Mobile platforms are already the norm; they are no longer the wave of the future. Our culture of constant movement isn’t abating.
Learners want the most recent information to be easily accessible across all different platforms, but especially on their smartphones and tablets, whether they are waiting in line for lunch at the deli or for a doctor’s visit. Your workers anticipate that their workday will be just as mobile as their daily lives.
To have more motivated, effective, and connected employees in 2022 and beyond, developing a mobile eLearning strategy will be essential. Your training will be incorporated into the movement if you develop mobile courses that employees may access at anytime, anyplace.
This blog post’s goal is to assist you in creating a framework for how to begin executing a mobile learning strategy for your business or the business of a client.
Note this! A mobile course’s components and design philosophy are VERY different. It all starts with dipping your toes into the mobile learning pool and becoming creative. Scaling up will be obvious once you’ve determined what works.
1) Familiarizing Oneself with WHO
Choosing WHO will use the course is the most crucial step in producing it.
Some important things to think about are:
Do they perform outdoor hard labour or work in offices?
The degree of mobility your course content should provide is determined by this. For instance, a course with more audio, video, and visual information will be more advantageous for outdoor workers (info graphs, etc.)
Do they take many trips? Employees who frequently travel for work may find it helpful to access training materials on a plane or in other offline settings. As opposed to the conventional responsive path that necessitates a constant Internet connection, this can prompt you to think about creating a native mobile application that consumers can download to their phones.
What level of schooling do they possess? They’re tech smart, right?
What applications and programmes do they utilise daily? — Let’s add some additional classes to the one we’re taking.
Will taking the course improve your audience in any way? Knowing their objectives and expectations for the course is crucial.
What draws them to your course, exactly? What abilities do they wish to develop? Do they want to enroll in the course? If you find out they are not, you must consider ways to involve them.
2) Familiarizing Oneself with “When”
It will be crucial to take phone usage trends into account when building courses because you want them to be accessible to students on any device. Knowing WHEN your students are using their phones will show beneficial in making the learning experience worthwhile.
They claim that these five “Moments of Need” inspire students:
- While they are first learning a particular concept (New)
- When they desire to study a subject in depth (More)
- When they need to remember or apply anything (Apply)
- When they need to fix something that has broken or solve a problem (Solve)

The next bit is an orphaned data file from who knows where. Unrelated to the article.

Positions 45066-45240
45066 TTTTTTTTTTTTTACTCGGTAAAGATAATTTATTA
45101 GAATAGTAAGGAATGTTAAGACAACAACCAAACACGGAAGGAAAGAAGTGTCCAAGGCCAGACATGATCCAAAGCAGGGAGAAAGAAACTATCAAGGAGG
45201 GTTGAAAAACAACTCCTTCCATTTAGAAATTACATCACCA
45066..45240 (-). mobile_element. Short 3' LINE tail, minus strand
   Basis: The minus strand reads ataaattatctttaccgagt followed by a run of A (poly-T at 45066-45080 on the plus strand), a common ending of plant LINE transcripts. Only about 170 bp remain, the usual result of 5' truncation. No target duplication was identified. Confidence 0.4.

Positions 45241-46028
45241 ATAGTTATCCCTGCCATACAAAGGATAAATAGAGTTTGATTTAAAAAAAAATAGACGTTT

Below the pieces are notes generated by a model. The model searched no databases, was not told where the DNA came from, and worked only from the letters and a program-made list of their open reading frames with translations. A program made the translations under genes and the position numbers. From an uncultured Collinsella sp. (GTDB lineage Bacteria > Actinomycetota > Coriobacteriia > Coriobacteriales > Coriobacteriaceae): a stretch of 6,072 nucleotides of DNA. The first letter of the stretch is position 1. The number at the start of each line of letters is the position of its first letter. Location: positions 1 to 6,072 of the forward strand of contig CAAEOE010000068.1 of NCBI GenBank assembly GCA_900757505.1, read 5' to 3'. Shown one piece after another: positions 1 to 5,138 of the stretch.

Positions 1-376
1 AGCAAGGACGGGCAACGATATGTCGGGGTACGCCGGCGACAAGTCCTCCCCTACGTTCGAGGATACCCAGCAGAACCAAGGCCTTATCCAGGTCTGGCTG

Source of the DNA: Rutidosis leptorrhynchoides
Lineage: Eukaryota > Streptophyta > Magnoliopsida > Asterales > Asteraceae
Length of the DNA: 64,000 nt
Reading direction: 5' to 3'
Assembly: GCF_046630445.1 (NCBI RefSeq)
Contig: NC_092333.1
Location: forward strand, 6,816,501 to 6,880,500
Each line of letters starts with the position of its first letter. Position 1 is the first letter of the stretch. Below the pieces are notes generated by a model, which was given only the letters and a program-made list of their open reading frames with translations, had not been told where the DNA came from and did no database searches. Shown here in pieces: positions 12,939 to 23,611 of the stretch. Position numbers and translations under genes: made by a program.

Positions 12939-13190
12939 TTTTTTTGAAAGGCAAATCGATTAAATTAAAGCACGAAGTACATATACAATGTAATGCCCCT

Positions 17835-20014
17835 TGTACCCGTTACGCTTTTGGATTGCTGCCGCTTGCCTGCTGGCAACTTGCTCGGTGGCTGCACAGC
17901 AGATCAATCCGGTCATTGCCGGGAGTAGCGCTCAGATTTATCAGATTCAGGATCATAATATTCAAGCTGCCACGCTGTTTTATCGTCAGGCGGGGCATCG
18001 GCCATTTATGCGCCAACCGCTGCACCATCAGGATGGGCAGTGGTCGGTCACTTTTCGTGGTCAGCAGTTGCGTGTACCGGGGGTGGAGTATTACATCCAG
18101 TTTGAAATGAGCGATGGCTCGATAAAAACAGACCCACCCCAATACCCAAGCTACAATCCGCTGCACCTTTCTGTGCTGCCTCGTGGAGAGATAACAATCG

- Whenever a change occurs (Change)
By taking advantage of these opportunities, you can improve your mobile training initiatives and connect with your staff where they are most relaxed—on their mobile devices. By identifying them for each learning objective, we can develop 24/7 engagement possibilities.
3) From Your Phone Screen to the Monitor
The first thing to keep in mind when developing a mobile learning course is that the content you currently use only on computers will not perform as well on a mobile device. You’ll need to organize content into digestible bullet points, highlight important concepts, and simplify modules because you won’t have a lot of time and a little screen. Additionally:
Graphics: Media should be kept to a minimum because how the learner views the course will depend on how they use their phone (vertical or horizontal). Additionally, it’s crucial to avoid using large photos or graphics due to the phone’s limited storage space to avoid slowing down learners. Videos work incredibly well on mobile.
Content and learning: To ensure the success of your mobile programme, you must obtain high-quality content that makes use of the capabilities of mobile devices. Don’t just discard your current material; modify it for the new platform.
Distractions: During mobile adaption, one of the most obvious things to keep in mind is that the learner will be using their phone while dipping in and out of activities. As a result, you should be aware of the distractions and make it simple for pupils to resume where they left off.
Make sure the content is bite-sized for mobile (10-15 minutes max). For 30-minute online learning modules, learners won’t be rushing to their smartphones.
Navigation: For the learner’s experience, this will likely be one of the most (or least) difficult aspects. As was already noted, if students are frequently logging on and off, you’ll want to stop this contact.
Analyzing student behaviour may reveal whether to ease up on the course’s level of difficulty or offer more material for subsequent study.
4) Planning for a Responsive Course: Behind the Scenes
The success of your mobile software will heavily depend on your choice of writing tool. Choosing a responsive authoring tool that 1) supports HTML5 and 2) demystifies the complex technical information will be two important considerations.
The safety of the user’s experience with the course is crucial!
Learners expect the course to function on all the devices they use throughout the day.